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    #1

    Un ange passe

    Is an English version of the French phrase "un ange passe" used commonly?
    What does that exactly mean?

  1. emsr2d2's Avatar
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    #2

    Re: Un ange passe

    I would translate that from French as "An angel passes". Is it an idiom in French? If so, in what situation is it used? I can't think of an English idiom that sounds similar right now.
    Remember - if you don't use correct capitalisation, punctuation and spacing, anything you write will be incorrect.

  2. tzfujimino's Avatar
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    #3

  3. bhaisahab's Avatar
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    #4

    Re: Un ange passe

    Yes, it's a comon idiom in French. When a group of people are in conversation and there is a sudden, possibly uncomfortable, silence, someone will say "un ange passe". This effectively breaks the silence. As far as I know there is no equivalent in English.
    “Every miserable fool who has nothing at all of which he can be proud, adopts as a last resource pride in the nation to which he belongs; he is ready and happy to defend all its faults and follies tooth and nail, thus reimbursing himself for his own inferiority.”

    — Arthur Schopenhauer

  4. emsr2d2's Avatar
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    #5

    Re: Un ange passe

    I can't think of one. If there were a uncomfortable lapse in conversation, I might expect someone to eventually say "Uh oh. Awkward silence!" That might at least make a few people laugh and might spark off new conversation.
    Remember - if you don't use correct capitalisation, punctuation and spacing, anything you write will be incorrect.

  5. BobK's Avatar
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    #6

    Re: Un ange passe

    The Spanish equivalent (word for word, but not in the same order - though it means the same) is pasa un ángel. I have a vague recollection of something like 'someone walked over my grave' - but when I look at that it seems ridiculous! (Can anyone else confirm or correct this?

    b
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  6. emsr2d2's Avatar
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    #7

    Re: Un ange passe

    Some people say "Someone just walked over my grave" when they suddenly shiver without any apparent reason.
    Remember - if you don't use correct capitalisation, punctuation and spacing, anything you write will be incorrect.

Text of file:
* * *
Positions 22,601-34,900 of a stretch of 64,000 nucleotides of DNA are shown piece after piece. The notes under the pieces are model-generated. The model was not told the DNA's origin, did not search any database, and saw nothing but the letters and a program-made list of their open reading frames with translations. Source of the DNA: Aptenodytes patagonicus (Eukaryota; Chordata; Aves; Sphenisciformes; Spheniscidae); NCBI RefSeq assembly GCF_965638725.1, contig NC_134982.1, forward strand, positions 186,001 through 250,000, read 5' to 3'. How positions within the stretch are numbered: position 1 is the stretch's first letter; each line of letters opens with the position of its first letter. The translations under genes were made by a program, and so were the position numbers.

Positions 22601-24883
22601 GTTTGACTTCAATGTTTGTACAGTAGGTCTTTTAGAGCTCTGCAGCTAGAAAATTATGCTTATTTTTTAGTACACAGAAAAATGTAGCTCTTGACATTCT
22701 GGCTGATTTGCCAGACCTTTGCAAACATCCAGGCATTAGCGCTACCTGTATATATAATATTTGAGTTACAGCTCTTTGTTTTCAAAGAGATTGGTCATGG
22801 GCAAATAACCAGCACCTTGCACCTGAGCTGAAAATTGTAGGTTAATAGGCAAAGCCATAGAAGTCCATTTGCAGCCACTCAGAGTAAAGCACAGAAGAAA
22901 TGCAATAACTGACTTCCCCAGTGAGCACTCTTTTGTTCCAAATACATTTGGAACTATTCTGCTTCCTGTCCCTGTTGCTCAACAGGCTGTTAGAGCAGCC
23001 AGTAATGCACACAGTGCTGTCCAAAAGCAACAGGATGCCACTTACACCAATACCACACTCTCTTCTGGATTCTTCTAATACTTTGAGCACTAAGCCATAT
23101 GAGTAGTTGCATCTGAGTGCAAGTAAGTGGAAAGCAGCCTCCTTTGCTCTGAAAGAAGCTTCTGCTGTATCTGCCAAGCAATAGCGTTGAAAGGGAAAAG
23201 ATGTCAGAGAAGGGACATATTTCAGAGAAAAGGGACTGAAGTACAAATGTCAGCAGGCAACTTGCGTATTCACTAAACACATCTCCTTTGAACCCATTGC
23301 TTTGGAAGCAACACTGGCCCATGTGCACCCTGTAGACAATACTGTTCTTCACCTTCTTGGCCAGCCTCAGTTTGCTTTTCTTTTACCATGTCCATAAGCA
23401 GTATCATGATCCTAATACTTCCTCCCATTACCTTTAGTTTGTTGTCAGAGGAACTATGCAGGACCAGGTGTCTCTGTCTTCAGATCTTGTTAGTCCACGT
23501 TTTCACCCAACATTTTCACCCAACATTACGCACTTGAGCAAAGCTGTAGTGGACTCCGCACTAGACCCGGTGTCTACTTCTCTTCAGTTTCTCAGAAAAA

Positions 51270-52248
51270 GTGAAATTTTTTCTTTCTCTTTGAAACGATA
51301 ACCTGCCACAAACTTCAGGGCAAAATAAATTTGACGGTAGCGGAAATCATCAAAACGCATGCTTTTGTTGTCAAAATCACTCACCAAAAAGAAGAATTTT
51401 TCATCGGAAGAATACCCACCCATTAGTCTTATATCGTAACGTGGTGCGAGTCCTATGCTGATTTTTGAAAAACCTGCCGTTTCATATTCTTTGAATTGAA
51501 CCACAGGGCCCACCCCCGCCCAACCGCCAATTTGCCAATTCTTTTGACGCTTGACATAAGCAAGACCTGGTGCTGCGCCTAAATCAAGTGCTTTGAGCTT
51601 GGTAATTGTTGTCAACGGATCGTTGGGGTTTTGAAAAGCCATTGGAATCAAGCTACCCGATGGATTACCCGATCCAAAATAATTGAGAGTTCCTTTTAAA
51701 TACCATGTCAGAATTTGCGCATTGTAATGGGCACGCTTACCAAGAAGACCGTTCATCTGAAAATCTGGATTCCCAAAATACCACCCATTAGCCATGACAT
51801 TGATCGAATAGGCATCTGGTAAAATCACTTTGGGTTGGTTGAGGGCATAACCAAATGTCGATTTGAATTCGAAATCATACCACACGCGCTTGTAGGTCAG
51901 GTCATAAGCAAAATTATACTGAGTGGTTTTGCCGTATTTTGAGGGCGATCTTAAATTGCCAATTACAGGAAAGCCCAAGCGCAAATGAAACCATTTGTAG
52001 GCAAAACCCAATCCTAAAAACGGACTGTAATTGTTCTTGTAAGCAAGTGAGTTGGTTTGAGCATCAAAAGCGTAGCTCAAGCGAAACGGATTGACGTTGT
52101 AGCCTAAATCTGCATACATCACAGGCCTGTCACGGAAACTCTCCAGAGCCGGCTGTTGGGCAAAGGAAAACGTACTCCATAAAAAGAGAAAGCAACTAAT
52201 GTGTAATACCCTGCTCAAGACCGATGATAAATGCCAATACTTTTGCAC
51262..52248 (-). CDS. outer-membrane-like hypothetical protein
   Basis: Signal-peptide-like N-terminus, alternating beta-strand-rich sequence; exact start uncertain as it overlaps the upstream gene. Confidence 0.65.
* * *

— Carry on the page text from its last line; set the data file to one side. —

7. Eckaslike's Avatar
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    #8

    Re: Un ange passe

    Yes, or they say "You can hear a pin drop!", which actually makes the uncomfortable silence even worse, as everyone becomes much more aware of it!

  8. BobK's Avatar
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    #9

    Re: Un ange passe

    Quote Originally Posted by emsr2d2 View Post
    Some people say "Someone just walked over my grave" when they suddenly shiver without any apparent reason.
    That's the one - so, not relevant

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    #10

    Re: Un ange passe

    ***** NOT A TEACHER *****


    Crickets chirp

    "The idea is that you can only hear crickets when there are no other sounds, such as conversation or laughter. Often used to denote the awkward pause after a bad joke."

    Source: Urban Dictionary.

    *****

    "An awkward silence filled the room. I could have heard a cricket chirp, had one been hiding in the corner."

    Source: a novel by Staci McLaughlin in Google "books."


    *****

    Ten people are having a wonderful conversation, laughing, and drinking (orange juice).

    Mona: Tony is handsome.
    The nine other people voice their agreement.
    Tony: And Mona is beautiful.
    The nine other people voice their agreement.
    Raul: TheParser is intelligent.

    Total silence.

    Someone then quietly says, "Chirp! Chirp! Chirp!"

    (Full disclosure: When I discussed this thread with someone, he told me about the "cricket chirp" idea. I had NEVER heard about it in my 78 years of life. So I then did some googling -- and learned something new.)

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